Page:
First, I’ll mention that I’ve updated my blogroll – there’s been a real burst in math blogs over the summer, at least in part instigated by my friends at the Secret Blogging Seminar, but also by the spurt of Fields Medalists with blogs. (Are we up to 10% of the total number now?) I’ve also added a few philosophy blogs that I’ve been reading for a while, and a couple that I should have been reading, but of course I’m sure I’m missing others.
Anyway, there’s new math job search gossip stuff going on on the web – I think the discussion on that post is interesting and relevant across disciplines for people trying to figure out whether this is generally a good thing or not.
Tim Gowers discusses the way logarithms and other abstract things should be taught. He advocates a way that’s a bit more formalist than some others suggest, but it sounds reasonable to me. There’s also interesting discussion of formalism there in the comments, though some of it sounds more like structuralism to me. See for example Terence Tao’s comment, “I guess there is a fundamental transition in mathematical learning when one realises that what mathematical objects are (and how they are constructed) may be less important than what mathematical objects do (e.g. what properties they obey).”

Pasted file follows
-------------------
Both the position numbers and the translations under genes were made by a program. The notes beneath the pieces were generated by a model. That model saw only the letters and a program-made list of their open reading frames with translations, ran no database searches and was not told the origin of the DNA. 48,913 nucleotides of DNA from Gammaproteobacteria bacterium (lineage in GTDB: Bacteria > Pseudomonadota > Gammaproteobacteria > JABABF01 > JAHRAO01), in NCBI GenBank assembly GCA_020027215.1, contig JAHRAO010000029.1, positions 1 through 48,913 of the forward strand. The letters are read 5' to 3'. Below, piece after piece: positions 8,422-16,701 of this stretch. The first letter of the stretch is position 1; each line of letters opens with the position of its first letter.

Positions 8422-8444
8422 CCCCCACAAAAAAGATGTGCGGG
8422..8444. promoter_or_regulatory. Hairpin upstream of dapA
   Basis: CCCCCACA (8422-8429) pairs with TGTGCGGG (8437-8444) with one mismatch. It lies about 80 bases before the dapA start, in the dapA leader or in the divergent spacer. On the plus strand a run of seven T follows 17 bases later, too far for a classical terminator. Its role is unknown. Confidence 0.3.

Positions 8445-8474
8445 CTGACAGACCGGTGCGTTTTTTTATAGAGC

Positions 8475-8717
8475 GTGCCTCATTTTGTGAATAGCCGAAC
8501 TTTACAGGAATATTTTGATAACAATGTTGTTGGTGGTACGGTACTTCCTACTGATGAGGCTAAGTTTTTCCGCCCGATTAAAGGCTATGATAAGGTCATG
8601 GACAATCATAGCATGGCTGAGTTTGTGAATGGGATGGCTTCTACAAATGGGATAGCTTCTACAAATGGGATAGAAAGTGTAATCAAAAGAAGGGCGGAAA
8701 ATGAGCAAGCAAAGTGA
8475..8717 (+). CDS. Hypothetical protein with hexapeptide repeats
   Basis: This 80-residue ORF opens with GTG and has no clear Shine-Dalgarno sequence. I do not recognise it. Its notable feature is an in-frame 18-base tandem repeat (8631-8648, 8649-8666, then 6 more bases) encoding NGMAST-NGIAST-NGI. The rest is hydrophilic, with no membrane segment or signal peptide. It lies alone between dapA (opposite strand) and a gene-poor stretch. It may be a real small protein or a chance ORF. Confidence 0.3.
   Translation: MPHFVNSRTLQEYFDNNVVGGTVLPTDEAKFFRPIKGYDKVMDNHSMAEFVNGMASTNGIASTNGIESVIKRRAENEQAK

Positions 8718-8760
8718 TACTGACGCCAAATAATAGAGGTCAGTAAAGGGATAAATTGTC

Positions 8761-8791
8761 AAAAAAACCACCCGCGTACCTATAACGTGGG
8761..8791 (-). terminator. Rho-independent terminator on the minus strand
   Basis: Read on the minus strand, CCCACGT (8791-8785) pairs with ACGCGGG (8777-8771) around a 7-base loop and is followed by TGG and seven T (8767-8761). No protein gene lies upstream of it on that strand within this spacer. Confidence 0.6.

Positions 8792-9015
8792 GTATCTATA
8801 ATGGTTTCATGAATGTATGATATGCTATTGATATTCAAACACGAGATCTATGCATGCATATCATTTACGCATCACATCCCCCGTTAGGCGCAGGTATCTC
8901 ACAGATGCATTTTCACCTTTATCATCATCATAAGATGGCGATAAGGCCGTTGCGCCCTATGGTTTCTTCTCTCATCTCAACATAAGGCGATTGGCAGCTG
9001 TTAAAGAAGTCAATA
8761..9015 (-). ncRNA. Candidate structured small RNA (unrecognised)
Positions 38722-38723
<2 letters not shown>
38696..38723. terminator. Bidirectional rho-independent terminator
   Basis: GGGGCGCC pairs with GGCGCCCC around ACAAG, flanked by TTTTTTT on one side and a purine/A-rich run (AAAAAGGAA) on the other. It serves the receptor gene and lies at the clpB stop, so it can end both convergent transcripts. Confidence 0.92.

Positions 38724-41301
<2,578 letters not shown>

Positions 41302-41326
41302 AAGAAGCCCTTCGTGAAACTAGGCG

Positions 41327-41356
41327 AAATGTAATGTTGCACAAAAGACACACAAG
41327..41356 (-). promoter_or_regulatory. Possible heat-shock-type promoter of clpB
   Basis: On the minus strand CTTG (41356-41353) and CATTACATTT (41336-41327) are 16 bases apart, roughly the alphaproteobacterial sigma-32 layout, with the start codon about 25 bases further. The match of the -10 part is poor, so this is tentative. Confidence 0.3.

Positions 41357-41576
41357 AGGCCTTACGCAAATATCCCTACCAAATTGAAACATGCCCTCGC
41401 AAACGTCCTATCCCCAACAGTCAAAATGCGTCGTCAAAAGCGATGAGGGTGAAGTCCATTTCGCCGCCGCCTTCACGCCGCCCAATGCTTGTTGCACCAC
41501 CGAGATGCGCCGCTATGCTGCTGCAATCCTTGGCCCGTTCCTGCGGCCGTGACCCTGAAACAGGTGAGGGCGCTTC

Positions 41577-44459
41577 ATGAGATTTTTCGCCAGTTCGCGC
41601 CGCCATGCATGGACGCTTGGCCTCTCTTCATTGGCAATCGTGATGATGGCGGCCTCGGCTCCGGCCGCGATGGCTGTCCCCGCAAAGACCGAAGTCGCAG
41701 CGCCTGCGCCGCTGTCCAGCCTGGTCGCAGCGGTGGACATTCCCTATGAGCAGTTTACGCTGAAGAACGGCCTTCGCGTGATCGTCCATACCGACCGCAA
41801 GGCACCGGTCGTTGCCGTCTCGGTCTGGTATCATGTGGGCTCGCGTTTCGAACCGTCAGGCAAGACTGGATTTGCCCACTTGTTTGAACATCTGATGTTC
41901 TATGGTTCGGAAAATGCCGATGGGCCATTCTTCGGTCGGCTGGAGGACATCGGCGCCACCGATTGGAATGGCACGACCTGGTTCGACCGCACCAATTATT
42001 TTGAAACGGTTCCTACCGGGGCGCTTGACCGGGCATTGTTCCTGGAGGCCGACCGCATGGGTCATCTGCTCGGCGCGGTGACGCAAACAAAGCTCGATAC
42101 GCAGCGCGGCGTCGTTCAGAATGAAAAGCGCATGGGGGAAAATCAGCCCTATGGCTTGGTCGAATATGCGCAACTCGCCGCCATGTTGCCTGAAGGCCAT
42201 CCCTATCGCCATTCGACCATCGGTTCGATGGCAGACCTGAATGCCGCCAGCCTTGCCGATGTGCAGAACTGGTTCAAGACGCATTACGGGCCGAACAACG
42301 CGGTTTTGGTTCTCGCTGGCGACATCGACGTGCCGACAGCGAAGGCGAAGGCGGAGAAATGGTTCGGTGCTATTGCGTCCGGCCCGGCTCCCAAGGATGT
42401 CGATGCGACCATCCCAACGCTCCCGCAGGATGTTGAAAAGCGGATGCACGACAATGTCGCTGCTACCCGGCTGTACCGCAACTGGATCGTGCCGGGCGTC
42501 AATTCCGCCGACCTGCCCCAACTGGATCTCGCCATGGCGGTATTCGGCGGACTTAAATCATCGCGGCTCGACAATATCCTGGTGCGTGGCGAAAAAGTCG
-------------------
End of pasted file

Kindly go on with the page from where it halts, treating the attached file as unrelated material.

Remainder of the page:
Also, a discussion about the Axiom of Choice at The Everything Seminar (I may add that one to my links later too), focusing on a puzzle I first heard from my friend Lukas Biewald. There’s interesting discussion in the comments that reveals implicit ideas about platonism and formalism among mathematicians. I think the anti-platonist majority there should be a bit more careful though, because similar issues apply in arithmetic, thanks to Gödel’s results. I think we should be much more hesitant to say that the natural numbers are just something we make up than they are with the universe of ZFC (or a topos, or whatever), as I mentioned before.